Latest articles


Play it safe with pre-harvest glyphosate

Follow the label and consult grain buyers for guidelines

When it comes to pre-harvest perennial weed control, Prairie farmers need to play it safe this fall. As of this year, grain from crops treated with glyphosate might have market access concerns, according to the Keeping it Clean program, a joint initiative of the Canola Council of Canada, Cereals Canada and Pulse Canada. “Glyphosate residues […] Read more


Soybean Field

Beneficial bacteria getting close

New products may promote plant growth and protect crops from disease

Nitrogen-fixing bacteria are present in the root nodules of the majority of legumes, like soybeans and alfalfa. Other “beneficial bacteria” can be found in symbiotic relationships with crop plants that promote growth, increase stress or pest resistance, or increase nutrient solubility. Only in recent years have scientists been able to point to specific bacteria that […] Read more



Use those fusarium maps

Know your risk: fusarium maps offer another metric for spraying decisions

What if farmers could predict Mother Nature’s moods in the growing season? The idea is becoming less and less far-fetched with advances that help producers put a number on disease risk. But fusarium head blight (FHB) risk assessment maps are only one factor among many influencing spraying decisions. FHB risk assessment maps have been available […] Read more


Palmer amaranth continues to spread north

Producers should learn to spot the tall, fast-growing 
weed before it becomes a problem

Amaranth is extremely nutrient-rich. It was important to the Aztecs, and is still cultivated in South America and Mexico. It germinates easily, grows rapidly and produces huge numbers of seed. But the crop that sustained the Aztec economy famously wreaked havoc on the American cotton industry, and is now affecting corn and soybean producers in […] Read more



Kochia not confirmed ‘triple resistant’ — yet

Producers should take action against kochia based on threat severity

Triple-resistant” kochia — kochia resistant to herbicides in Groups 2, 4 and 9 — hasn’t yet been confirmed in Alberta despite recent media reports, says Hugh Beckie, a weed scientist with Agriculture and Agri-Food Canada. Surveys have turned up two-way resistant kochia, specifically Group 2 plus Group 4, and Group 2 plus Group 9 resistant weeds, but […] Read more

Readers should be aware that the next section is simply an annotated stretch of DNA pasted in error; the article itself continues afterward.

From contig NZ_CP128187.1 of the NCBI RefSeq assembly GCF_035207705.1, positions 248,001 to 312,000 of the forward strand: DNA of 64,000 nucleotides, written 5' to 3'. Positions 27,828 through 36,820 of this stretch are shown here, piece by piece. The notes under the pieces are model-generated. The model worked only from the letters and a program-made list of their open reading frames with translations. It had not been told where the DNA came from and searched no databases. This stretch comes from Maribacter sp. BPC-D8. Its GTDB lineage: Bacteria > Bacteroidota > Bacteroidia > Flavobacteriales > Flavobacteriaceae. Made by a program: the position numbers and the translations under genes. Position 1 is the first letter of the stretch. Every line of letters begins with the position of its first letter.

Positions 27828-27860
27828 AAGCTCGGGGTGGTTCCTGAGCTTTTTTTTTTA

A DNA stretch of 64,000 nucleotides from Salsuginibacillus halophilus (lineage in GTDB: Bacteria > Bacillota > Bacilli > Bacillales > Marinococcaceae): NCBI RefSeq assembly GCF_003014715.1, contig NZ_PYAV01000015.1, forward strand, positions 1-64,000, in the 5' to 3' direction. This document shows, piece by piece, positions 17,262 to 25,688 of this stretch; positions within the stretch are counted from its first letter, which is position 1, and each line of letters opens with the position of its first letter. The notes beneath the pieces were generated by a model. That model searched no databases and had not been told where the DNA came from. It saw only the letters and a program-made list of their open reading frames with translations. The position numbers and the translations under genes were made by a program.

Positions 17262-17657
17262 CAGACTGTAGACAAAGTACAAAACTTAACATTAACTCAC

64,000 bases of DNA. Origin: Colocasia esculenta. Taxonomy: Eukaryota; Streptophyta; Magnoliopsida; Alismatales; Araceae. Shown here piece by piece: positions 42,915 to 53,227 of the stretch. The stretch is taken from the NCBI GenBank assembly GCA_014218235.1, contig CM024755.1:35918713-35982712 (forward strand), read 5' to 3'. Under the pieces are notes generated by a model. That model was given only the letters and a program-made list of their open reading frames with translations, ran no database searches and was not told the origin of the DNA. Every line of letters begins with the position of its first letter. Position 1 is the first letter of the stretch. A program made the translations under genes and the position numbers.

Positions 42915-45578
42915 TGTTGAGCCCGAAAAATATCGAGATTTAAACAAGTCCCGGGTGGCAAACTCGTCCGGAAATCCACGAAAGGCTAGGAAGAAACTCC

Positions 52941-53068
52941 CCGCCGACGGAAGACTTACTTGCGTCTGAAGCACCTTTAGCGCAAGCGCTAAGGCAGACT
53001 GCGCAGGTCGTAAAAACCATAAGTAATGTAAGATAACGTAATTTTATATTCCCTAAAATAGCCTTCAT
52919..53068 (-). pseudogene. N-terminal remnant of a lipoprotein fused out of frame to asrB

Creativity on the farm

Bonny MacNab is a woman of many talents

When Bonny MacNab got off the train to visit her grandparents in northwestern Saskatchewan in the early ’80s, she only expected to stay for a short visit. Raised in B.C., MacNab was heading to Toronto to pursue a career in the arts. But the Prairies, which she’d loved since she was a child, surprised her […] Read more



russet potato in Idaho

GM potatoes are going in the ground

Genetically engineered potatoes could claim acreage in Canada in 2017


In 2016, no acres were seeded to J.R. Simplot’s genetically engineered first-generation Innate potato lines in Canada — but industry experts say 2017 will be a different story. “Other than plot-sized production there was no commercial production in Canada this year because of the timing,” says Kevin MacIsaac, general manager at the United Potato Growers […] Read more


The benefits of sex-free agriculture

With crop breeding by apomixes, seed-saving could change up the seed industry

Apomixis is a disruptive technology.” These was the oft-repeated phrase of Tim Sharbel, Global Institute for Food Security (GIFS) research chair in Seed Biology, at the recent Canadian Farm Writers’ Federation annual conference in Saskatoon. Sharbel was speaking on the topic “Eliminating sex from agriculture to feed the world,” an overview of his research at […] Read more



Apomixis 101

Apomixis could be called the Holy Grail of plant breeding. According to Rob Duncan, a canola breeder at the University of Manitoba, scientists have been working on it since the 1840s. Even Gregor Mendel, the father of modern genetics, caught the apomixis bug, analyzing the apomictic properties of hawkweed species in the 1860s. What is […] Read more


On-farm 3D printing still a pipedream

Ag Technology: So far, the plastic parts that can be printed are only short-term farm solutions

When a non-standard equipment part breaks during harvest or spring planting, most farmers don’t have time to wait a few weeks for a replacement to arrive. What if they could print a new part right on the farm? That’s the dream being peddled to agricultural industries by a burgeoning 3D printing market, and it’s close […] Read more